With the benefits of AI impacting the entire lifecycle of clinical trials, we will see the burden on patients reduced as they will have more viable clinical trials to choose from and more control over how they participate. This will ultimately cut the time it takes for drugs to hit the market and reduce the overall costs associated with clinical trials.
Generative AI will make its mark
In particular, generative AI will begin to transform every phase of drug development, driving efficiencies across discovery, clinical trials, and safety through automation, optimization, and advanced insights. LLMs will enhance our understanding of biology and molecular screening, improving the speed and quality of early preclinical drug discovery pipelines that can help unlock new therapies. Generative AI can also play a crucial role in clinical trials by identifying diverse patient populations, optimizing trial designs, integrating numerous data sets—including genomics, EHRs, and RWD —to increase patient recruitment and trial success rates. We may even see generative AI help us get closer to making fully digital protocols a reality in the near future.
Decentralized (and hybrid) trials will become normalized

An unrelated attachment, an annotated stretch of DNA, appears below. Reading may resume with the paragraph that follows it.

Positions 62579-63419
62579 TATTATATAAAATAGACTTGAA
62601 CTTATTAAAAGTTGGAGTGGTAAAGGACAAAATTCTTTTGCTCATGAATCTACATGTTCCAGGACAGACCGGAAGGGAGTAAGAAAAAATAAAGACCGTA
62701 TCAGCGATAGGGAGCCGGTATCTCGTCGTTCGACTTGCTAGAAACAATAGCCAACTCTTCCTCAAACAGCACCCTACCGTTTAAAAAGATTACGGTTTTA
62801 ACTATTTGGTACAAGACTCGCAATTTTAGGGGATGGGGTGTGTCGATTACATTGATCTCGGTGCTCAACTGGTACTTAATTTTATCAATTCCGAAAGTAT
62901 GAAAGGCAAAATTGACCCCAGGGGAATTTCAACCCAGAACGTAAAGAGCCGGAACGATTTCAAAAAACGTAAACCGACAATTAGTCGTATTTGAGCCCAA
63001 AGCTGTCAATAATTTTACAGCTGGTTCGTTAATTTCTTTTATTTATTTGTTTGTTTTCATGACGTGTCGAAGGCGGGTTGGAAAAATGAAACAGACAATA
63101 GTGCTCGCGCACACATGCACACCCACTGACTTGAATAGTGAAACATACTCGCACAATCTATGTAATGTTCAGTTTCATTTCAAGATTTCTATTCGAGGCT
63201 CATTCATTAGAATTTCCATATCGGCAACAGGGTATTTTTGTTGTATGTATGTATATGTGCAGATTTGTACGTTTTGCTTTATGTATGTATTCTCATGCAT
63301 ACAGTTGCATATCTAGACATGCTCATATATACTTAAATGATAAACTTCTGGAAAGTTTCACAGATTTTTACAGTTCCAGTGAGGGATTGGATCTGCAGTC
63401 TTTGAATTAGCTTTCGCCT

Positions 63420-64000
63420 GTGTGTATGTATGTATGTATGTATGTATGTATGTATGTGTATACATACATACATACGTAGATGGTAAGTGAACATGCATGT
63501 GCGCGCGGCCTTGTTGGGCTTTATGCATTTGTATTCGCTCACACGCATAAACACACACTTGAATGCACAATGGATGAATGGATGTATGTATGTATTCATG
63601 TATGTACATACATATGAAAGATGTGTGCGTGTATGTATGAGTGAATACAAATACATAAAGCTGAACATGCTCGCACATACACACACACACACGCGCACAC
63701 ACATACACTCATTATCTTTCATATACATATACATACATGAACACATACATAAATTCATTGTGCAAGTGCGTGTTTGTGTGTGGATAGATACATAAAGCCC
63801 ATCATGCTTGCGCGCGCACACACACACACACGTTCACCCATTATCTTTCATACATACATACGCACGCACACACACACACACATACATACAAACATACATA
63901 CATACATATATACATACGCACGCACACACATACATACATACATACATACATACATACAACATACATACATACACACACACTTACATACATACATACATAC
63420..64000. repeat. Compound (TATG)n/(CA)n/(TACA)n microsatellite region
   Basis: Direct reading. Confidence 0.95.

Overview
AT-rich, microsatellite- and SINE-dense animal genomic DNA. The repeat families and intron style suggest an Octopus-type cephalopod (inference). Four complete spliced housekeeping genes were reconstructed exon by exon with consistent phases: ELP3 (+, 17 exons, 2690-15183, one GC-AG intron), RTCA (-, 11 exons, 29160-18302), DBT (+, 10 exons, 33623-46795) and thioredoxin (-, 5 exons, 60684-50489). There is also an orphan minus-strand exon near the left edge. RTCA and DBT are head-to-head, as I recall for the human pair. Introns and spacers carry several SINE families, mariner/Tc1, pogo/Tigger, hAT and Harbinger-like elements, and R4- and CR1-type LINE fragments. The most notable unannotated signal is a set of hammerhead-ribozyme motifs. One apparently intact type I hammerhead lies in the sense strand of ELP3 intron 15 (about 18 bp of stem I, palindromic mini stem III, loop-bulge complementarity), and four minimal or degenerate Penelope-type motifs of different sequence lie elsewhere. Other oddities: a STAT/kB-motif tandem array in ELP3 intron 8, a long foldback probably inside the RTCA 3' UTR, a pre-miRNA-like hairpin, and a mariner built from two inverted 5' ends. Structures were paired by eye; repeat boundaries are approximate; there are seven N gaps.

The pandemic greatly accelerated the adoption of decentralized clinical trials (DCT). Now, things like connected devices and wearables have created an environment where DCTs have become and will continue to evolve as a viable option to collect needed data. This will lower the barriers to entry, expand access to trials, and enhance patient convenience. Look for clinical trial designs to strike a balance between traditional and DCT methods, and better incorporate the needs of the patient in the process.
There will be a focus on patient optionality to create wider access to, and diversity in, clinical trials
In 2024, we will see a more concerted effort among trial providers to make it easier to connect patients and providers with clinical trials. For doctors and patients, continuing to enable access to diverse health systems that share de-identified data to fuel research and connect patients with viable trials will help to accelerate the discovery, development, and deployment of groundbreaking insights and therapies. Community-based settings, such as commercial pharmacies, small community hospitals, and even pharmacies at local grocers will provide more trial sites and create broader, more diverse access for patients across socio-economic backgrounds and geographies.
There is no question that cloud, automation, and AI will continue to reshape the life sciences industry and our approach to clinical trials moving forward. The impact these technologies have on transforming all facets of our industry will be felt across all aspects of clinical research from study-startup to personalized care to drug safety. The companies that leverage these and other emerging technologies the most effectively are the ones who will be able to bring viable, safe treatments to market faster.